Wired.com asks Rand Paul a few questions. They’re mostly about due process and BO killing Americans with drones without a trial – those things for which Rand Paul fillibustered a few months ago. It’s a good series of questions.
But here’s a really good question and Rand nails it (DR = Danger Room = Wired.com column):
DR: You’re in the Valley to meet with Facebook and Google. Neither company is really known for its commitment to privacy, and each makes money off your personal information. So what’s your message to those companies?
RP: That’s not exactly true. I don’t entirely accept that premise. What I would say is you can track with Google, and share some information to get a service. It’s an exchange. As long as it’s part of an exchange and they uphold your contract, I’m all for that. What I worry about is where the government comes in, through the Patriot Act, and says you can’t be sued for giving [subscriber] information to the government. So my message to them will be to stand up and defend privacy. Ultimately, the people going after privacy are the government, and if people mistake Google for government, then we’re in for a big problem. If people begin to mistake Gmail for Government-Mail, they’re liable to get swept up in the same net of people supporting privacy. I see a distinction, and I think it’s in their interest as a company to fight hard for privacy, fight hard to protect the contractual arrangement their customers have with them.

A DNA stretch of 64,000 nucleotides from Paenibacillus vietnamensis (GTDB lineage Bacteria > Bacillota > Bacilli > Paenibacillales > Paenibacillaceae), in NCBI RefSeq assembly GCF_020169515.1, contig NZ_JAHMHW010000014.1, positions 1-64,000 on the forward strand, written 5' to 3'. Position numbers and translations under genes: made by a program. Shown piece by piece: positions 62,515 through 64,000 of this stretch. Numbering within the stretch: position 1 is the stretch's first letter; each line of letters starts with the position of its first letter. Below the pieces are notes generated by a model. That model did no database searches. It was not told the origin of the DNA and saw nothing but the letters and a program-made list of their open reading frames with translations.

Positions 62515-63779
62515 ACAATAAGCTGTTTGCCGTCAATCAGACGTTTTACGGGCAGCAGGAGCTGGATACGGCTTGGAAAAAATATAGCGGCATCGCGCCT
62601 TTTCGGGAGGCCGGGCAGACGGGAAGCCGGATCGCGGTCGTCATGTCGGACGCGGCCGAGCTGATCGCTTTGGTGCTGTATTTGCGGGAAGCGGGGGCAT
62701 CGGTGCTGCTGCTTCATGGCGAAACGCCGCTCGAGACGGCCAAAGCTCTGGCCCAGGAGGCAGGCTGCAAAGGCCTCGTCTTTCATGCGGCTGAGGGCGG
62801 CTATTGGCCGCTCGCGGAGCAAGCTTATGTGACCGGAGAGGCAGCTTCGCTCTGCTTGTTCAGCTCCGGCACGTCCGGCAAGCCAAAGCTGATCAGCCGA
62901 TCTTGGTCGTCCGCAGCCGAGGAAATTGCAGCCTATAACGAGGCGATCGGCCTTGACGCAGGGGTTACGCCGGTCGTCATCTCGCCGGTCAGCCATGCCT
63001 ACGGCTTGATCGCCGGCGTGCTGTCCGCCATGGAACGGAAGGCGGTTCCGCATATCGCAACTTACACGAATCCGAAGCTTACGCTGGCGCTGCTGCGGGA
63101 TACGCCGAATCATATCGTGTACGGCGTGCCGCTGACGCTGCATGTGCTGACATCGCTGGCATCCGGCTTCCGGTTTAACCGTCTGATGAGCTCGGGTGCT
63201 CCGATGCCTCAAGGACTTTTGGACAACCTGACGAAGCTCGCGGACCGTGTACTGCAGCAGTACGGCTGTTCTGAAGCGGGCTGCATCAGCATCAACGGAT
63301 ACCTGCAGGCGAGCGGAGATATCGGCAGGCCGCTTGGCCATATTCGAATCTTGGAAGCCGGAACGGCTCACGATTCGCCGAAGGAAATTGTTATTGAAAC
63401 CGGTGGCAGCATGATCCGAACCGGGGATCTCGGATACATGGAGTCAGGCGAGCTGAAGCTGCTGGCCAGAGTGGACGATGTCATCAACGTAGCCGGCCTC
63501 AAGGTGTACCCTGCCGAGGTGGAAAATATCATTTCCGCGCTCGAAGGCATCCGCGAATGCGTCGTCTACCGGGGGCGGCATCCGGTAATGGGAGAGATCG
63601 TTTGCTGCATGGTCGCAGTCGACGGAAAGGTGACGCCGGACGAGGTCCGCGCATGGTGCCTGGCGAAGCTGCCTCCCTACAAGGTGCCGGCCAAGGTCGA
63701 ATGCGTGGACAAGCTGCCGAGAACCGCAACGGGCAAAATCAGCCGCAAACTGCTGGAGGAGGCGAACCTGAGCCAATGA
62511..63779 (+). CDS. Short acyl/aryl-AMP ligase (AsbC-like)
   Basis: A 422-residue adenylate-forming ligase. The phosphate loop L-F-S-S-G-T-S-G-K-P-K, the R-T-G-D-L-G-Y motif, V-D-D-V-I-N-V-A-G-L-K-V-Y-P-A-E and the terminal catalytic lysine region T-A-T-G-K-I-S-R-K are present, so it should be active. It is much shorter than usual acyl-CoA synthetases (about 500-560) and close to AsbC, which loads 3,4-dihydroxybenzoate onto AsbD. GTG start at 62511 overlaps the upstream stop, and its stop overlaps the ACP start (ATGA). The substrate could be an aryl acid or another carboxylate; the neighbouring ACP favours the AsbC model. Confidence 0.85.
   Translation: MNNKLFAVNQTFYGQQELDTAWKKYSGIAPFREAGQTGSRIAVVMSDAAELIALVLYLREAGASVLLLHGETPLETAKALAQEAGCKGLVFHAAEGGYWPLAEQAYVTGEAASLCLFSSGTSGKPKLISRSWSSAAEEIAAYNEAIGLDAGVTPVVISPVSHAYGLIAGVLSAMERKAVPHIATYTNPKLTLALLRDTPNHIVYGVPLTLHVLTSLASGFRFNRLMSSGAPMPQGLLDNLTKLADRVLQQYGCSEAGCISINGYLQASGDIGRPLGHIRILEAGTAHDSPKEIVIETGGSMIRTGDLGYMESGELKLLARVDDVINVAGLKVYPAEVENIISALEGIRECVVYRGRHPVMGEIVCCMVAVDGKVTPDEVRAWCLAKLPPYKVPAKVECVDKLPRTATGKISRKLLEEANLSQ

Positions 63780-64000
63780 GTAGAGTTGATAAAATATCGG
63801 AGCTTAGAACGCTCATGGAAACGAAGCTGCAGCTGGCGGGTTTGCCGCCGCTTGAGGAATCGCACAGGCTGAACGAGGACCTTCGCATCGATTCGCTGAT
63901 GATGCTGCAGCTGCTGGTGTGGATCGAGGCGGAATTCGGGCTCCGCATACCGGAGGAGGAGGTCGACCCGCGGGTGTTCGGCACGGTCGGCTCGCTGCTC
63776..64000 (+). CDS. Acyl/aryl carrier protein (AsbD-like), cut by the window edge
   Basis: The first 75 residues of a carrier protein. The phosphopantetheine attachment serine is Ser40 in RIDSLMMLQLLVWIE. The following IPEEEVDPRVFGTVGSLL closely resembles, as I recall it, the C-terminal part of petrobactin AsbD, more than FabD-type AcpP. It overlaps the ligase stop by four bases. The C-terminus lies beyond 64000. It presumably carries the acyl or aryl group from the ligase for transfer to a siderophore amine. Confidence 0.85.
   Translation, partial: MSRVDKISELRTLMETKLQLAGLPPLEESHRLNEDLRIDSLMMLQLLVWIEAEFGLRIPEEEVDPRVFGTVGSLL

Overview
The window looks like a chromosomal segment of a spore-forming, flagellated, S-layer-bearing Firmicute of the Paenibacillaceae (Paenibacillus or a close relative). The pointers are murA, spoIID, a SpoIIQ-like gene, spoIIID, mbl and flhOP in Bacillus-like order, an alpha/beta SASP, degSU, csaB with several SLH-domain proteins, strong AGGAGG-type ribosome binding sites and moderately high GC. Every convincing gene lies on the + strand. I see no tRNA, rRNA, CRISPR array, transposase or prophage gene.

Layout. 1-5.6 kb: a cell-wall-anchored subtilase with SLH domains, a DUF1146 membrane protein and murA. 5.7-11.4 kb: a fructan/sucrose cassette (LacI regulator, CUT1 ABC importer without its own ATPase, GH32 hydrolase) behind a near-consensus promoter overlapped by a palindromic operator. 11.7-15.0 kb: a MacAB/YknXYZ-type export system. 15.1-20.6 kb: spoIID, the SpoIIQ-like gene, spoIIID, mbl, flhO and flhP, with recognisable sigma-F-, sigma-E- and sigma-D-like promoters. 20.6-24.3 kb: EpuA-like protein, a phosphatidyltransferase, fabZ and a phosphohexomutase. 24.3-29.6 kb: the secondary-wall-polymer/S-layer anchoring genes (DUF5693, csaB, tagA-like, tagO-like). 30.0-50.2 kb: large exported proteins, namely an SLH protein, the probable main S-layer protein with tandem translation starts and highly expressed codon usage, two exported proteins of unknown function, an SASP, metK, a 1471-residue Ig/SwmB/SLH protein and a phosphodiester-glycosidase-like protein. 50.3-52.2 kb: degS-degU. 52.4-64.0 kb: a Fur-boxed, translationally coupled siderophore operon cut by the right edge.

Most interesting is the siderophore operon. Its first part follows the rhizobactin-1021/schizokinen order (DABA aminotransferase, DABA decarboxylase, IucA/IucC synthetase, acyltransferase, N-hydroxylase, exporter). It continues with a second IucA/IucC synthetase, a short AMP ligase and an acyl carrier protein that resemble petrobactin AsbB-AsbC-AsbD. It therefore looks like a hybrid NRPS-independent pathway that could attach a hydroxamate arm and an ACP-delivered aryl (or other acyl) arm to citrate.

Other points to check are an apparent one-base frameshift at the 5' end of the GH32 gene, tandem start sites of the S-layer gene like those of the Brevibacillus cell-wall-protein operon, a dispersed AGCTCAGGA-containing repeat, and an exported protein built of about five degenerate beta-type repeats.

Rand recognizes the very important difference between freedom and force. If you use Google, then you’re giving up whatever they ask you to give up to use their service. That might be privacy (searching your email to target ads at you) or whatever. But this is voluntary. You don’t have to use Google. The government, on the other hand, can use force. It can point a gun at you and say “do this or go to jail”. It’s very different. And Rand Paul clearly gets it. (And the fact that the Wired.com report asks the question the way he does makes me think that he doesn’t get it.)